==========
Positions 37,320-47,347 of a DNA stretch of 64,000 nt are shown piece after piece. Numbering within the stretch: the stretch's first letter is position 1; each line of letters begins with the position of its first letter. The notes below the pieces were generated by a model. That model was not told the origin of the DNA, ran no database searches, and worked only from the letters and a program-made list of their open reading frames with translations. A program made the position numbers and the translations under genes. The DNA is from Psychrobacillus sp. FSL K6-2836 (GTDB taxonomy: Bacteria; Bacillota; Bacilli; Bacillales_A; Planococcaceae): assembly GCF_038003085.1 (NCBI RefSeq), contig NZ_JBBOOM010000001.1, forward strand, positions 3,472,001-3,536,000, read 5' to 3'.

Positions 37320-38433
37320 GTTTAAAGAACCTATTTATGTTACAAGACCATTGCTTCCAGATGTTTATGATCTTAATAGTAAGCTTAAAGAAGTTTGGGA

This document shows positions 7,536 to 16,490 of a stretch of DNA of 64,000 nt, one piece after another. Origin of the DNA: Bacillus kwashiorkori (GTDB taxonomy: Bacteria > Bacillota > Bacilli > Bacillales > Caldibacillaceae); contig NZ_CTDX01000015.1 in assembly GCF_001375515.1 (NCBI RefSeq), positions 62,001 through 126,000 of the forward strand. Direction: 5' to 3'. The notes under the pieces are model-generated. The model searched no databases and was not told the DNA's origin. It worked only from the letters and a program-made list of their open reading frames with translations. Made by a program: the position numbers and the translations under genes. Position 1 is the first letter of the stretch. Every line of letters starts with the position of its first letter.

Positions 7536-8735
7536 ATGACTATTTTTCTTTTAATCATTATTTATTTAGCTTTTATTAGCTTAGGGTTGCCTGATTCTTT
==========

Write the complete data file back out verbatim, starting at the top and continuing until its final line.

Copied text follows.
Positions 37,320-47,347 of a DNA stretch of 64,000 nt are shown piece after piece. Numbering within the stretch: the stretch's first letter is position 1; each line of letters begins with the position of its first letter. The notes below the pieces were generated by a model. That model was not told the origin of the DNA, ran no database searches, and worked only from the letters and a program-made list of their open reading frames with translations. A program made the position numbers and the translations under genes. The DNA is from Psychrobacillus sp. FSL K6-2836 (GTDB taxonomy: Bacteria; Bacillota; Bacilli; Bacillales_A; Planococcaceae): assembly GCF_038003085.1 (NCBI RefSeq), contig NZ_JBBOOM010000001.1, forward strand, positions 3,472,001-3,536,000, read 5' to 3'.

Positions 37320-38433
37320 GTTTAAAGAACCTATTTATGTTACAAGACCATTGCTTCCAGATGTTTATGATCTTAATAGTAAGCTTAAAGAAGTTTGGGA

This document shows positions 7,536 to 16,490 of a stretch of DNA of 64,000 nt, one piece after another. Origin of the DNA: Bacillus kwashiorkori (GTDB taxonomy: Bacteria > Bacillota > Bacilli > Bacillales > Caldibacillaceae); contig NZ_CTDX01000015.1 in assembly GCF_001375515.1 (NCBI RefSeq), positions 62,001 through 126,000 of the forward strand. Direction: 5' to 3'. The notes under the pieces are model-generated. The model searched no databases and was not told the DNA's origin. It worked only from the letters and a program-made list of their open reading frames with translations. Made by a program: the position numbers and the translations under genes. Position 1 is the first letter of the stretch. Every line of letters starts with the position of its first letter.

Positions 7536-8735
7536 ATGACTATTTTTCTTTTAATCATTATTTATTTAGCTTTTATTAGCTTAGGGTTGCCTGATTCTTT